The Directive on Administrative Cooperation aims to increase transparency, improve information exchange and tighten cross-border cooperation: fundamental tools for fighting tax evasion (see IP/12/1376). Member States had a legal obligation to start applying this Directive from 1 January, 2013. Belgium, Finland (concerning the Province of Åland), Greece, Italy and Poland have not informed the Commission of the transposition of the Directive into their national legislation.
In the absence of a satisfactory response within two months, the Commission may refer these five Member States to the EU's Court of Justice.
The Directive on Administrative Cooperation contains many provisions that will make a fundamental difference to the efficiency and effectiveness of national administrations in tracking down tax evaders. It prevents Member States from refusing a request for information on the basis that the data is held by a financial institution. It sets clear deadlines for the transmission of spontaneous information (where tax evasion is suspected) and information on request. And it provides for common forms, computerised formats and standard procedures to improve the quality and speed of data transmitted between national authorities.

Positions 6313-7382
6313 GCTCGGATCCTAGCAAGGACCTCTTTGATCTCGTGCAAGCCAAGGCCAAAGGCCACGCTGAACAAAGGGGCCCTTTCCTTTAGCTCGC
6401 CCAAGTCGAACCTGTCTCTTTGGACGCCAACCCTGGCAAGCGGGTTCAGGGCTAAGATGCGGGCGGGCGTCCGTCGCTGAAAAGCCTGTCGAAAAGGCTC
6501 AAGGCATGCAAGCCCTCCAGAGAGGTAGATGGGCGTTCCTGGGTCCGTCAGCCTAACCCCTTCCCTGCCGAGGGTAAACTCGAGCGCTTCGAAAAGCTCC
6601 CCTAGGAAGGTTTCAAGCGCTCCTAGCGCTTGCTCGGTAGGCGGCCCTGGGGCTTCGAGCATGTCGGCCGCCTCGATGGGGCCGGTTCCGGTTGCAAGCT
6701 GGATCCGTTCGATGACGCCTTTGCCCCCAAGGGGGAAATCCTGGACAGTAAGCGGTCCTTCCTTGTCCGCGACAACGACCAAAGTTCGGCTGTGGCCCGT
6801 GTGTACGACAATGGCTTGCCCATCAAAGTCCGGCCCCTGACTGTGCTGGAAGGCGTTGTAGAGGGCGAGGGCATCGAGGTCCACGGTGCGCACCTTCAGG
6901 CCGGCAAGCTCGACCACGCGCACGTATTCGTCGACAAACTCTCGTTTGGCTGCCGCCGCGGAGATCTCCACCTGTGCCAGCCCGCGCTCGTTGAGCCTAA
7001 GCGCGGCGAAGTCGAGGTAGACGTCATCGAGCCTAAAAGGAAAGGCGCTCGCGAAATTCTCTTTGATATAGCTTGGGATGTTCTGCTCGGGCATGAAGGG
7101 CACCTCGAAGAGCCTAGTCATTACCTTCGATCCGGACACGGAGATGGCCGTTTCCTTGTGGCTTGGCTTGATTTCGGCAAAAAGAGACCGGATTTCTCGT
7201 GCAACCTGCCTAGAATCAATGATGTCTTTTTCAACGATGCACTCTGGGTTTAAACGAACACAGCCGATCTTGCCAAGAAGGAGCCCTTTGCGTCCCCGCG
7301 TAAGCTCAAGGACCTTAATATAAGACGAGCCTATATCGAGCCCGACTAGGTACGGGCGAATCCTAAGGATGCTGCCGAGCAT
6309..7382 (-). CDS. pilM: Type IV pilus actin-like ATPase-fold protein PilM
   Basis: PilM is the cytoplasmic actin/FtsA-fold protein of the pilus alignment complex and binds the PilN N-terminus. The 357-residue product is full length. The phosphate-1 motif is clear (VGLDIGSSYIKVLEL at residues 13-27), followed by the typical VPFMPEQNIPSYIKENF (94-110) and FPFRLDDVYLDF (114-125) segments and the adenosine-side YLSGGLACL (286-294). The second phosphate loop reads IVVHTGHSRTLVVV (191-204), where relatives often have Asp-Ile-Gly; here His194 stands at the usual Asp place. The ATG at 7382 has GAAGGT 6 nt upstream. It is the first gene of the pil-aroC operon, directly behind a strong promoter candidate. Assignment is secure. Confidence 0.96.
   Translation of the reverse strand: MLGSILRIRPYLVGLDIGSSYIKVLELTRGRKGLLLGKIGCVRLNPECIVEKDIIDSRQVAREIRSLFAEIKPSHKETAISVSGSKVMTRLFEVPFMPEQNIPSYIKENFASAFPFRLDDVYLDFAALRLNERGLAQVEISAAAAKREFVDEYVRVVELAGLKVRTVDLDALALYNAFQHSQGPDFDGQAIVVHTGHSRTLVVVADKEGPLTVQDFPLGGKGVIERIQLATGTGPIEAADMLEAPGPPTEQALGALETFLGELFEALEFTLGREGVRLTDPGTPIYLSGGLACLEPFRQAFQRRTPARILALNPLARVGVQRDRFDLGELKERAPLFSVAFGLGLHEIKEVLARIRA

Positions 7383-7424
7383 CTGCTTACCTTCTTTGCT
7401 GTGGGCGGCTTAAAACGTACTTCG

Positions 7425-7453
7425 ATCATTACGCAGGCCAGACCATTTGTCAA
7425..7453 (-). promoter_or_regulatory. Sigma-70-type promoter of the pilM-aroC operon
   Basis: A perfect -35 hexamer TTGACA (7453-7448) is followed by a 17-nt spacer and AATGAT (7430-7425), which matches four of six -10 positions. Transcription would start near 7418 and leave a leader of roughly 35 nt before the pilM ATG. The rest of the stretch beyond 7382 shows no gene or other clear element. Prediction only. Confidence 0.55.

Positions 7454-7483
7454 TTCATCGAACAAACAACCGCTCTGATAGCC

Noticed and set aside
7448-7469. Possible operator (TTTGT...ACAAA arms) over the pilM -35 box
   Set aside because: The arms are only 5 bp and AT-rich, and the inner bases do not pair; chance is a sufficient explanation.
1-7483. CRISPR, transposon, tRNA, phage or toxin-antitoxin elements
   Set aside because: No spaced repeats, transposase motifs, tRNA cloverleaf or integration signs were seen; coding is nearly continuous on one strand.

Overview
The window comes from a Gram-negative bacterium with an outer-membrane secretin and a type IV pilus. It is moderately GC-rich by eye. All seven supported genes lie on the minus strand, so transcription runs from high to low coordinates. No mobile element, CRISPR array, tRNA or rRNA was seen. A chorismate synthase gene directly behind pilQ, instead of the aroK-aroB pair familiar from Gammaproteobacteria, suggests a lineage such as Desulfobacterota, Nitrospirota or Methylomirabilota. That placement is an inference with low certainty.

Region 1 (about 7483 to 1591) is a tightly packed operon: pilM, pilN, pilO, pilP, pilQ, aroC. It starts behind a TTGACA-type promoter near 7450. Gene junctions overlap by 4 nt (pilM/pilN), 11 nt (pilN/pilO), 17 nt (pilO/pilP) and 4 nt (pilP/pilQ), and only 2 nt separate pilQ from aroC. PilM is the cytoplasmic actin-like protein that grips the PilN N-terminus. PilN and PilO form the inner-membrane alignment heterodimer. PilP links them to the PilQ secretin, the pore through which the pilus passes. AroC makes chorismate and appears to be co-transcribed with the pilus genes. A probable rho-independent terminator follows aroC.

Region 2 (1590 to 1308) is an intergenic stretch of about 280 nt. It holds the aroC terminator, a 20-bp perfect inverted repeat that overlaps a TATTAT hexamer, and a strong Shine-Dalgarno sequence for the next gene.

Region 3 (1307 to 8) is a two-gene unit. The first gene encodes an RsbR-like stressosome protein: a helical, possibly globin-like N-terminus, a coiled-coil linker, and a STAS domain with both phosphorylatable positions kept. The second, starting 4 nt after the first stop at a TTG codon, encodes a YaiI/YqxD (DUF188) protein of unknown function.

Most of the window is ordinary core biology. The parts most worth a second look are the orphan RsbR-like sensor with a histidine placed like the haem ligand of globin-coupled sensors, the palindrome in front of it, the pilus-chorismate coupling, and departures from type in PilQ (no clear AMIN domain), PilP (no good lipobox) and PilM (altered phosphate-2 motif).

Moreover, it is under the Administrative Cooperation Directive that automatic exchange of information between tax authorities will be considerably extended in the future. In the already agreed Directive, available information will be automatically exchange on income from employment, immovable property, directors' fees, pensions and life insurance from 1 January 2015.
On 12 June, the Commission proposed to amend the Directive to further expand the scope of automatic information exchange to other categories of income and capital (see IP/13/530).
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